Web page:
Monday, May 16, 2016

Valhallopolis: 5/9/16 - 5/15/16

"Breezy Shoots with Semi-Famous Freaks / You Say You're Only Taking 5"

(The Mahdi, SPYGOD, and "friends")

(Art by the Lemonade Project)

* * *
* * *

"Are you sure you can't stay?" Mr. USA says, following his oddly-dressed ally through the war-torn streets of Berlin. From where they are they can hear the Russian Army celebrating as they destroy the last vestiges of the Third Reich's command.

"I fear that I cannot, my friend," Thor says, turning to regard the destruction, and then the hero who's come to bid him goodbye: "The war is over, now. My time on Midgard is done. From here on out, the race of men must protect themselves." 

"Well, I don't pretend to understand your reasons, but I respect them," the hero says, extending a hand: "And I thank you for fighting alongside us. If it hadn't been for you, I don't know if we'd have gotten off the beach at Omaha, much less made it through parts of France."

"I think that you would, in time," the bearded god says, taking the hand to shake -- his grip is hard and sparkling: "But I am glad to have helped you through this dark time. And should a similar darkness cross the skin of your world? Know that I will return, my ally. On that promise you may depend."

"Thank you," Mr. USA says, taking a respectful step back as the hero indicates he should, and then shielding his eyes as a bolt of lightning takes Thor away from the War -- and the world.

And then there's nothing but the smell of ozone, a burned circle on the ground, and the sense that something amazing and magical has left the world. 

Maybe never to return... 

Monday: 5/9/16

On the edge of the Syrian desert, in the smoking, corpse-strewn ruins of a once-palatial tent, two men stand three feet apart -- each aiming a handgun at the head of the other.

One is tall and scraggly -- black hair swept up and to the side, eyes covered by silvery, small, round sunglasses. He wears a long, black coat stuffed with guns, ammunition, grenades, knives, and dozens of strange gadgets no one can identify except for himself.

(Also a Frankie Goes to Hollywood RELAX t-shirt, tight desert camouflage pants, and black combat boots heavy enough to kick holes in a brick wall.)

The other is a thin, middle-aged man wearing an immaculate black business suit, with a crisp white shirt and black tie underneath. His skin is sallow, as though he'd lost half his blood, the left side of his face is covered with old, rather substantial burn scars.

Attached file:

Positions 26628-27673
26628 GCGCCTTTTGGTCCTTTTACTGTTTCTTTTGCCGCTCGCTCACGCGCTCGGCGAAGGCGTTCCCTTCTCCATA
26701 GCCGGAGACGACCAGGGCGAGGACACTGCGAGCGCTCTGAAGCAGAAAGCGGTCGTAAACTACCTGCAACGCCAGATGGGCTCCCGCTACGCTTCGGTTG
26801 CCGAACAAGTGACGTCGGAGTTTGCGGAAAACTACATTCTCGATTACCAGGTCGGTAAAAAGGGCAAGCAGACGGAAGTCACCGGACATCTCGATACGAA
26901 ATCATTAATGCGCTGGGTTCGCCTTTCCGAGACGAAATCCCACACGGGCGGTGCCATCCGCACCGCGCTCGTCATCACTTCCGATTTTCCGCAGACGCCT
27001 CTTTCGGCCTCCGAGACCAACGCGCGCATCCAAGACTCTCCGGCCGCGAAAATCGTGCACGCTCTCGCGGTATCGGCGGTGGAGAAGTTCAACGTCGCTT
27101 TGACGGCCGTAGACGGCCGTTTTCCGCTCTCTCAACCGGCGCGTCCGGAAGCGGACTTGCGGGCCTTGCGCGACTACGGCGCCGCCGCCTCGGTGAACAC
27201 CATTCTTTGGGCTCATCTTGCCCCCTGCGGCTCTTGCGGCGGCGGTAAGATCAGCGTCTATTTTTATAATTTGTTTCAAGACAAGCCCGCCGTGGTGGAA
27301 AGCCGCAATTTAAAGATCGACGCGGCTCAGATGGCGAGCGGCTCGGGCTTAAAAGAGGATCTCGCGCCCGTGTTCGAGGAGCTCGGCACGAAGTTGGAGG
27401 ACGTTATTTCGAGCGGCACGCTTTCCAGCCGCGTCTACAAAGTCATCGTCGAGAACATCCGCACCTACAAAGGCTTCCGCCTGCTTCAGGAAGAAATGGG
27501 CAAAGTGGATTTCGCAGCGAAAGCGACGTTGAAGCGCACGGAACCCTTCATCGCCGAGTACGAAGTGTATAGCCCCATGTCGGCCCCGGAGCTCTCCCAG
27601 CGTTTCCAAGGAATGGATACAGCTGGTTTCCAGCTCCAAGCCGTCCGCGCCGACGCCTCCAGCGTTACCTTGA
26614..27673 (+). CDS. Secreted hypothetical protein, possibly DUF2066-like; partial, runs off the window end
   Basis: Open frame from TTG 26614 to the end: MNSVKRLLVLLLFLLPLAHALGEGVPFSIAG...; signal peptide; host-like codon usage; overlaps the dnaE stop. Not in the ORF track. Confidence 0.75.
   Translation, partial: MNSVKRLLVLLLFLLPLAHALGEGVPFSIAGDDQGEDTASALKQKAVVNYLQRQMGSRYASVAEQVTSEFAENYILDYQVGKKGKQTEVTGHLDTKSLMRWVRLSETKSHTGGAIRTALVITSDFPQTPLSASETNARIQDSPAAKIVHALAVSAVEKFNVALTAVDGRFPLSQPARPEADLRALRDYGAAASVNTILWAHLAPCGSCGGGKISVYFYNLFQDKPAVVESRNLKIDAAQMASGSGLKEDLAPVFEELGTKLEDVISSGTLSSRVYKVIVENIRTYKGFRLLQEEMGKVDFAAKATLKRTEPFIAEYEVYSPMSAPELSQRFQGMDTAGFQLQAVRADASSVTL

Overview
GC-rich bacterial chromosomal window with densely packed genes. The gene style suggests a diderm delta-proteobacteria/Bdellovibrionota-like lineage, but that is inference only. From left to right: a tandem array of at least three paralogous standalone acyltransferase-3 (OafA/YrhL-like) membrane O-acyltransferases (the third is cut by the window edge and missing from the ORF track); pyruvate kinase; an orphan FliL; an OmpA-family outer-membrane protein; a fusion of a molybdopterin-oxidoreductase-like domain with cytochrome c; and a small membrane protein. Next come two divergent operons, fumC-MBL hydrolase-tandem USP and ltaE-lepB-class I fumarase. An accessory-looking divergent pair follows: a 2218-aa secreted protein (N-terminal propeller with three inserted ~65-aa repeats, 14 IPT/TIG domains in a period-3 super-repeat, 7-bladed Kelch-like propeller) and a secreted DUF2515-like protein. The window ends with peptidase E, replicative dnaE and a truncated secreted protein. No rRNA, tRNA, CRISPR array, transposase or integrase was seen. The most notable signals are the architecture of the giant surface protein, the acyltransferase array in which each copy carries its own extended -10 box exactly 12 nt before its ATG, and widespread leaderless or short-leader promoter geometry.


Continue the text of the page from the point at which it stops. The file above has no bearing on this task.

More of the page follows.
And his eyes are filled with a terrible understanding. 

"At this range, neither of us can miss," the Mahdi says.

"It'll be !@#$ing worth it to be rid of your sorry ass, you mother!@#$ering bastard," SPYGOD hisses: "How many lives have you ruined?"

"Perhaps as many as you?"

"How many people have you !@#$ed up?"

"Enough to ensure that, when I am dead, even more harm shall befall the world," the leader of Al-Hadhih chuckles: "Even now, my powerful, high-placed servants find themselves wondering why I have not given them fresh instructions."

"You mean like Quayle? We've got him taken care of, you pale !@#$-"

"No, not that fool," the man laughs: "He was merely a means to an end, my friend. Useful, but only up to a point."

"What do you mean?"

"I mean the doer of things," the Mahdi goes on, stepping a foot closer: "Not Presidents, Prime Ministers, or other heads of state, but their many doers of things and makers of policy. The ones who handle the machineries of nations, the armed forces, the weapons too dangerous to be left unattended.

"They are the ones who know where the bodies are buried, and how to add to the pile. They are the ones who know which keys turn which locks, and what lies behind them. They are the ones who know who to call to make the trains run on time, or else crash into embankments and crowded stations. 

"And should too much time go by without my checking in with them? Well... shaytan finds work for idle hands..."

SPYGOD looks at the man he came to this desert to kill. The man who somehow commanded his android ally to self-destruct. The man he then fought wave after wave of god-sent undead viking hordes side-by-side with for a day and a night, until there were no more of them to kill.

And the man who, the second SPYGOD pulled the gun off one of his dead underlings, produced a hidden revolver of his own -- the better to have a proper stand-off in the sand.

And as he looks at him -- and realizes the Mahdi is not !@#$ing lying about this -- he slowly lowers his stolen pistol, and drops it into the sand.

"That is much better," the Mahdi says, lowering his own gun, and then throwing it away: "We need each other, my friend. I need you to watch my back as we cross this desert, to my other hideaway. And you need me alive so I can keep this world from coming apart in my absence."

"When this is over?" SPYGOD promises, pointing a finger: "You are so !@#$ing dead."

"When this is over, we will all be dead, my friend," the Mahdi says, smiling, and turns to point to the west: "In the meantime, I have a supply cache just over that dune. It should have enough food, water, and weapons to get us to where we need to go."